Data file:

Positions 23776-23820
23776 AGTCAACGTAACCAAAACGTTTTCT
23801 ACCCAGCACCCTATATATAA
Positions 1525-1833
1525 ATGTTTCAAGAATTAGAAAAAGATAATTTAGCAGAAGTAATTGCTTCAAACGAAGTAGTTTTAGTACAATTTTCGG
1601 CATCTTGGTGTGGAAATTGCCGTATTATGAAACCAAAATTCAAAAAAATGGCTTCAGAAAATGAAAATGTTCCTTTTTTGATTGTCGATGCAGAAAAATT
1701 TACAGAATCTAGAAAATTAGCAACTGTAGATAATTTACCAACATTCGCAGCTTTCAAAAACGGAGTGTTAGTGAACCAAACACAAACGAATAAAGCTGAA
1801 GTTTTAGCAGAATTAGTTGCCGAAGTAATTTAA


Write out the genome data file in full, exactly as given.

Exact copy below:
Positions 23776-23820
23776 AGTCAACGTAACCAAAACGTTTTCT
23801 ACCCAGCACCCTATATATAA
Positions 1525-1833
1525 ATGTTTCAAGAATTAGAAAAAGATAATTTAGCAGAAGTAATTGCTTCAAACGAAGTAGTTTTAGTACAATTTTCGG
1601 CATCTTGGTGTGGAAATTGCCGTATTATGAAACCAAAATTCAAAAAAATGGCTTCAGAAAATGAAAATGTTCCTTTTTTGATTGTCGATGCAGAAAAATT
1701 TACAGAATCTAGAAAATTAGCAACTGTAGATAATTTACCAACATTCGCAGCTTTCAAAAACGGAGTGTTAGTGAACCAAACACAAACGAATAAAGCTGAA
1801 GTTTTAGCAGAATTAGTTGCCGAAGTAATTTAA